every pound that you way, split out over at least four
meals throughout the day in the form of lean meat, fish,
and/or protein powder.
ii. Calorie intake is very important as well, in the process of
adding muscle mass one should be adding at least 500
extra calories to your daily intake.

Transition between body and conclusion: So thats all the basics in

getting those massive gains, doesnt sound too hard to do right?

I. Summary of points: Building muscle is the combination of a
scientific process going on in your body, working out, and eating right.
II. Thesis Re-statement: Its an easy process that anyone can do, but it
requires discipline, hard work, and knowing your body.
III. Clincher: The process is very gradual and demanding on your body
but the results are inevitable as long as you keep up the hard work.

Court, Ben. "Q: How does My Body Build Muscle?" Men's Health, vol. 26, no. 3, 04, 2011, pp. 16,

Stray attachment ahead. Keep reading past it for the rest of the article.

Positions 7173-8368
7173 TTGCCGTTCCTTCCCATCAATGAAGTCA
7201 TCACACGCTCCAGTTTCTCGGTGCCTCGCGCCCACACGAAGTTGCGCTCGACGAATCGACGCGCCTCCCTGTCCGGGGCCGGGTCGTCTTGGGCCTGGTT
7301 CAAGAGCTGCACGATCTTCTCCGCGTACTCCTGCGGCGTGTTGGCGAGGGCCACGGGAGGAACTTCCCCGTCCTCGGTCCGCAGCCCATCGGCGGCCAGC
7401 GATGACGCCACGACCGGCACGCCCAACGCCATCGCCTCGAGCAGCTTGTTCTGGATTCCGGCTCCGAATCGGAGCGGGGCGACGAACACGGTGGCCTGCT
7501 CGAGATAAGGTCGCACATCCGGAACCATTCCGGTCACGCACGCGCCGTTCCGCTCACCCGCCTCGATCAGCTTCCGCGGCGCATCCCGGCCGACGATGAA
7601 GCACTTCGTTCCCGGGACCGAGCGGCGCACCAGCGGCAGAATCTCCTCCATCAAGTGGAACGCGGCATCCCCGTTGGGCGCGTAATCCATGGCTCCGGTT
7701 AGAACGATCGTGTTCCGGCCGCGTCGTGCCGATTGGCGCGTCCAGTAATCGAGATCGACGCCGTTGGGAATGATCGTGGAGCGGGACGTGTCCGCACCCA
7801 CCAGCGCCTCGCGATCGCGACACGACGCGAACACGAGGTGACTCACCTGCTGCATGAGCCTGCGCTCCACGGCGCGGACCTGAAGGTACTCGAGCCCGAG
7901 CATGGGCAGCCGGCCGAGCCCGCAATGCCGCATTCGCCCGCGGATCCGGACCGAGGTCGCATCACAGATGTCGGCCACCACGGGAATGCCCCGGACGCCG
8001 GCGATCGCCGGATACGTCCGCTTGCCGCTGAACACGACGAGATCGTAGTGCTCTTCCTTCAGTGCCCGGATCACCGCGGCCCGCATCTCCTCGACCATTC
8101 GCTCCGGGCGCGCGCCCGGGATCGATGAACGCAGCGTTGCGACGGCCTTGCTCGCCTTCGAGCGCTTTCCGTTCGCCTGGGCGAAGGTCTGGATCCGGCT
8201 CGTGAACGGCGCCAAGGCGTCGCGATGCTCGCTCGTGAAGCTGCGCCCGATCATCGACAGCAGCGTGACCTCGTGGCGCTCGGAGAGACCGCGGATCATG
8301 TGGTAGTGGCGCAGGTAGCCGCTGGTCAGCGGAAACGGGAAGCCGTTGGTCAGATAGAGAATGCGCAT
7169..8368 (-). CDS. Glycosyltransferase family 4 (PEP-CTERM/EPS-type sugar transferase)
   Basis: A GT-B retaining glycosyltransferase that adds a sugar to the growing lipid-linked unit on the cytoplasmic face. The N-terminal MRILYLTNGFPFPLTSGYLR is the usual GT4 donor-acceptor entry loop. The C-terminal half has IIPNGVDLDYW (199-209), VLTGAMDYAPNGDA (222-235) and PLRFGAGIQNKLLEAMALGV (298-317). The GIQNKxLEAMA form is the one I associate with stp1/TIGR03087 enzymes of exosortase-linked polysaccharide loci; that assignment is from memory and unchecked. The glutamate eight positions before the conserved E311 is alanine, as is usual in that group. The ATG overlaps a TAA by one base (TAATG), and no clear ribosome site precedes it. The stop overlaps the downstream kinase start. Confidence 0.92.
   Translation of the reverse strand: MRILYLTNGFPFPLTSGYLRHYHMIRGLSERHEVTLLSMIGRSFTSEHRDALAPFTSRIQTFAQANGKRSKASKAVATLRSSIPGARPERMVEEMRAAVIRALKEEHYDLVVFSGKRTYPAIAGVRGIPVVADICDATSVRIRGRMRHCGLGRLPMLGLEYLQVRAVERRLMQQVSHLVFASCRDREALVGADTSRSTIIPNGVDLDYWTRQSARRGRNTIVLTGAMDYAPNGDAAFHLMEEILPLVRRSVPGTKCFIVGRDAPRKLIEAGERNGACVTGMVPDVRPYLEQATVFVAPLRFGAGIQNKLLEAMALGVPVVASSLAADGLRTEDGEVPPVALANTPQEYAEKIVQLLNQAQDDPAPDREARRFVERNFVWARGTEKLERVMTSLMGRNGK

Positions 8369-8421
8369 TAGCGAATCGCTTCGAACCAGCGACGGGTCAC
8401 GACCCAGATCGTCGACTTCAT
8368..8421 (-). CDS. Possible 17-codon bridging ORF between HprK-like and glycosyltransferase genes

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Aceto, Chris. "FAQs: Building Muscle." Joe Weider's Muscle & Fitness, vol. 59, no. 6, 06, 1998, pp.

152-153+, Research Library,

Isaiah Whitten
COM 231-67
"Strength Training, Part I: Building Muscles to Improve Health." Harvard Health Publications.Harvard

Men's Health Watch, 10, 2009, Research Library,


Fritz, Timothy C. "Too Much Cardio?" Joe Weider's Muscle & Fitness, vol. 61, no. 6, 06, 2000, pp. 175,

Research Library,


Street, Chris. "How Muscles Grow." Joe Weider's Muscle & Fitness, vol. 60, no. 1, 01, 1999, pp. 103-

106, Research Library,